Americans are expected to spend at a slower pace than last year during the crucial winter holidays, weighed down by sluggish wage growth and other factors, according to the nation's largest retail industry trade group.
The National Retail Federation, based in Washington, D.C., predicts holiday spending will be up 3.7 percent to $630.5 billion, slower than the 4.1 percent increase during last year's November-December period.
It would mark the first slowdown since 2012, when retailers were hurt by Super Storm Sandy, which disrupted households and businesses for months, as well as other distractions like a stalemate in Congress.
The dollar figure excludes sales from autos, gas and restaurants but includes online spending. The group estimates that online spending should be up 6 percent to 8 percent for the two-month period to as much as $105 billion. That would be in line with the 5.8 percent increase over last year's holiday season.
Still, the holiday sales estimate is much higher than the 10-year average of 2.5 percent. But the growth has been choppy since the deep downturn of 2008 when holiday sales fell 4.6 percent from the previous year.
"While economic indicators have improved in several areas, Americans remain somewhat torn between their desire and their ability to spend," said Matthew Shay, CEO and president of the National Retail Federation in a release. "The fact remains consumers still have the weight of the economy on their minds, further explaining the complex retail spending environment we are seeing right now."
The estimate is a barometer for retailers that depend on the last two months of the year, which on average, account for nearly 20 percent of annual retail industry sales. The figure also offers some insight into the mindset of the consumers, which make up to 70 percent of economic activity.
Shoppers are faced with mixed messages. The U.S. economy looks healthy. In fact, economic growth is at a 3.9 percent annual rate from April through June, and unemployment has dropped to a seven year low of 5.1 percent. And consumer confidence in September is the highest since January.
But investor concerns about an economic slowdown in China, the world's second largest economy, and other emerging markets have caused turmoil in the financial markets. And the September job report issued last Friday that shows U.S. employers cut back sharply on hiring raises concern that the U.S. economy is weakening. Moreover, analysts say the only reason why the unemployment rate remains at 5.1 percent is because many Americans have stopped looking for work and are no longer counted as unemployed. And Americans are struggling with sluggish wage growth. Hourly wages are up 2.2 percent in the past year and haven't kept up with higher daily costs.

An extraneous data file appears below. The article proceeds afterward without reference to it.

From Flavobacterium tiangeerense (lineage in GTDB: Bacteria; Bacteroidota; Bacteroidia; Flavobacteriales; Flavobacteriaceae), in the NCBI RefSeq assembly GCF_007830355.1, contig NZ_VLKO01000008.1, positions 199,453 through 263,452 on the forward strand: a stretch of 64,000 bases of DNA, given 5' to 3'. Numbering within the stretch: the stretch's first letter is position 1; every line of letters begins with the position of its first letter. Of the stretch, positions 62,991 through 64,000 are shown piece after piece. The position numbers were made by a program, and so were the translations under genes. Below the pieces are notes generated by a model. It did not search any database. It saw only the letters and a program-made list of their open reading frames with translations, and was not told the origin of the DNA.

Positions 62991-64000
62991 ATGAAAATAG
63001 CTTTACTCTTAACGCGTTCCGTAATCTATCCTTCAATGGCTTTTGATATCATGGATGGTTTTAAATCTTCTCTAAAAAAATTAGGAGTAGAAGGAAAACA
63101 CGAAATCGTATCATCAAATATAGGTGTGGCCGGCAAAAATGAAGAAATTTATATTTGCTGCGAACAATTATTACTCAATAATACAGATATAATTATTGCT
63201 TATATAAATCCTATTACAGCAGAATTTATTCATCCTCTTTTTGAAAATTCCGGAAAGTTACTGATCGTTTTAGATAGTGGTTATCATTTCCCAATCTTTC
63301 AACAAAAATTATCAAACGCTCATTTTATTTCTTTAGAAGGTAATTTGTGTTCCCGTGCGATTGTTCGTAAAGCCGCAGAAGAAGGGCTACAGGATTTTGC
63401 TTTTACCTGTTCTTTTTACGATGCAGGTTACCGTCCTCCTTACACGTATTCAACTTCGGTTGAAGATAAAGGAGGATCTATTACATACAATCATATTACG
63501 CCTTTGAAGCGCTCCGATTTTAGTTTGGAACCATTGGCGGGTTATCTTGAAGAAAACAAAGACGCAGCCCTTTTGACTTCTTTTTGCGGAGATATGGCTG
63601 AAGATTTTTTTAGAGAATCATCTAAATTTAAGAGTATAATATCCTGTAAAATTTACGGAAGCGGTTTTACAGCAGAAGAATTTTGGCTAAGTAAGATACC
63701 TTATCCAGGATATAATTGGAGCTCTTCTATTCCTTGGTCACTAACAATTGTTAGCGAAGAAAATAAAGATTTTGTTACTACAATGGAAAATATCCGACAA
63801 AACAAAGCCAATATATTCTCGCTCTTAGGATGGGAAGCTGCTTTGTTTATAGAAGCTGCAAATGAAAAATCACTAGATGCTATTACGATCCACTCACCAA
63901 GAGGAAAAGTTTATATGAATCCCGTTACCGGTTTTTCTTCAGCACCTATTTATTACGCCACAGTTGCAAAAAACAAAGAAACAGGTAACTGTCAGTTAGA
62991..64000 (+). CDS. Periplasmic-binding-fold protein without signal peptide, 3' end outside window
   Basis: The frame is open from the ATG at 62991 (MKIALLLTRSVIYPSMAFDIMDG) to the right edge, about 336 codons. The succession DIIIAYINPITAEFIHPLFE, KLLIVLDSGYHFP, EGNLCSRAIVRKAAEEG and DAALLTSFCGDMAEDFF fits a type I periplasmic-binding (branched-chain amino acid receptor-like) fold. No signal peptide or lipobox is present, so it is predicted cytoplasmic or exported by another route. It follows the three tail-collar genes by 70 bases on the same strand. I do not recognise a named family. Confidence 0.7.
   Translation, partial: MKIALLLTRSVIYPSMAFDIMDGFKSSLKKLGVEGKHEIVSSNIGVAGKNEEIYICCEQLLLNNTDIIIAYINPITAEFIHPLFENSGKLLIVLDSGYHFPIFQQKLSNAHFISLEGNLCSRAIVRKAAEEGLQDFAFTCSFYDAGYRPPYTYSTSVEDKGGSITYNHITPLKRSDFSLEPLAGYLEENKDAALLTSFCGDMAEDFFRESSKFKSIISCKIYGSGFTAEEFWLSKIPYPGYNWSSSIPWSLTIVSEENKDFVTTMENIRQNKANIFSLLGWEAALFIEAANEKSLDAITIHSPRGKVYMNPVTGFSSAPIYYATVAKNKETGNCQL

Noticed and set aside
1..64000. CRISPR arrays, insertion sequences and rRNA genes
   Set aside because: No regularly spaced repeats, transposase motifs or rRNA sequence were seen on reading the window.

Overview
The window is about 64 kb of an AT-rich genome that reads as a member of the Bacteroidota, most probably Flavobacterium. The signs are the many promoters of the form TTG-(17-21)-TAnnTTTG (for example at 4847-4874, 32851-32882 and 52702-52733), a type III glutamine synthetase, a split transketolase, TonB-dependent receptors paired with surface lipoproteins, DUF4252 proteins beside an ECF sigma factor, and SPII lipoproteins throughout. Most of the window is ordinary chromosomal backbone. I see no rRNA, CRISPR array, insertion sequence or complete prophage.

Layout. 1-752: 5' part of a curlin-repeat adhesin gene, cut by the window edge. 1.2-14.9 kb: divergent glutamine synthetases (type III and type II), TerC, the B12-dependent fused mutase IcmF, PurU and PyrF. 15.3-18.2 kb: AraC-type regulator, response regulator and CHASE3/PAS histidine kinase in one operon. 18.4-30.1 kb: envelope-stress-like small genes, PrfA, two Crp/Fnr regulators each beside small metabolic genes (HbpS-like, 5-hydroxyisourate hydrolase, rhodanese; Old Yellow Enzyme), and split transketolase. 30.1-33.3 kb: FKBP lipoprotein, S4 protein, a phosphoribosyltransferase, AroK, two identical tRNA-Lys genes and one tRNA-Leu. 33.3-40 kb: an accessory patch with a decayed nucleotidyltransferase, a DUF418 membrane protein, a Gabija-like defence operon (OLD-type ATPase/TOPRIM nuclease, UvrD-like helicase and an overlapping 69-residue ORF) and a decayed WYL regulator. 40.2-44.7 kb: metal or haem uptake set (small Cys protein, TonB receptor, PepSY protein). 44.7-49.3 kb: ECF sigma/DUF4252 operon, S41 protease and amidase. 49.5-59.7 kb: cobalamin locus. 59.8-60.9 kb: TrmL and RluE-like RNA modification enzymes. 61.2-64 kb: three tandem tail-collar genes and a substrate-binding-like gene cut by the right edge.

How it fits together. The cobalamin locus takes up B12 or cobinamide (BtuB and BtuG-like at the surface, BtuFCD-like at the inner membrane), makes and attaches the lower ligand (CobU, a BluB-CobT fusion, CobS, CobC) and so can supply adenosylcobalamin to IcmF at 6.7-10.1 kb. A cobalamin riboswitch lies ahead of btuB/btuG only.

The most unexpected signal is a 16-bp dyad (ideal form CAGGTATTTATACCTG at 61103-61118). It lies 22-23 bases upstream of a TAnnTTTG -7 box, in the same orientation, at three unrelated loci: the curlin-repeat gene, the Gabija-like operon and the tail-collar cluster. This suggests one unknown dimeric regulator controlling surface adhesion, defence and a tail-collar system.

Stores are also grappling with shoppers' shift away from clothing and other traditional merchandise and more toward experiences like spas, concert tickets or big ticket necessities like cars.
The National Retail Federation group said that a slower pace of job growth weighed down the forecast. And it also took into account a big wild card: potential disruptions from yet another government shutdown in mid-December that could also affect spending. And the group believes the consumer shift toward services and big-ticket items could hurt sales at traditional stores.
Steve Barr, PwC's retail and consumer leader, believes the divide between the haves and have nots continues to widen given an uneven economic recovery. For the second year in a row, PwC US didn't offer one holiday sales forecast but instead broke down holiday spending into groups. Based on a survey of 2,000 shoppers, it found those who make under $50,000 plan to spend an average of $681 for the holidays, less than a year ago.
And those who make more than $50,000 a year said they plan to spend an average of $1,331, which is more than they did a year ago. PwC calls the lower income group "survivalists" and the higher income group "selectionists."
For the first time, PWc included spending on experiences like concert tickets and travel so it couldn't provide a year-ago dollar comparison. And PwC highlighted millennials, ages 25 to 35, estimated to spend 52 percent of their holiday spending on experiences. That compares with 24 percent for older shoppers.
The PwC survey showed the wealthier shopper plans to focus on buying top brands and cutting edge products while the lower income shopper will focus on deals.
"Especially for the survivalist shopper, it's going to be very hard for retailers to pull back from promotions and deals," Barr said. "We've permanently conditioned the consumer."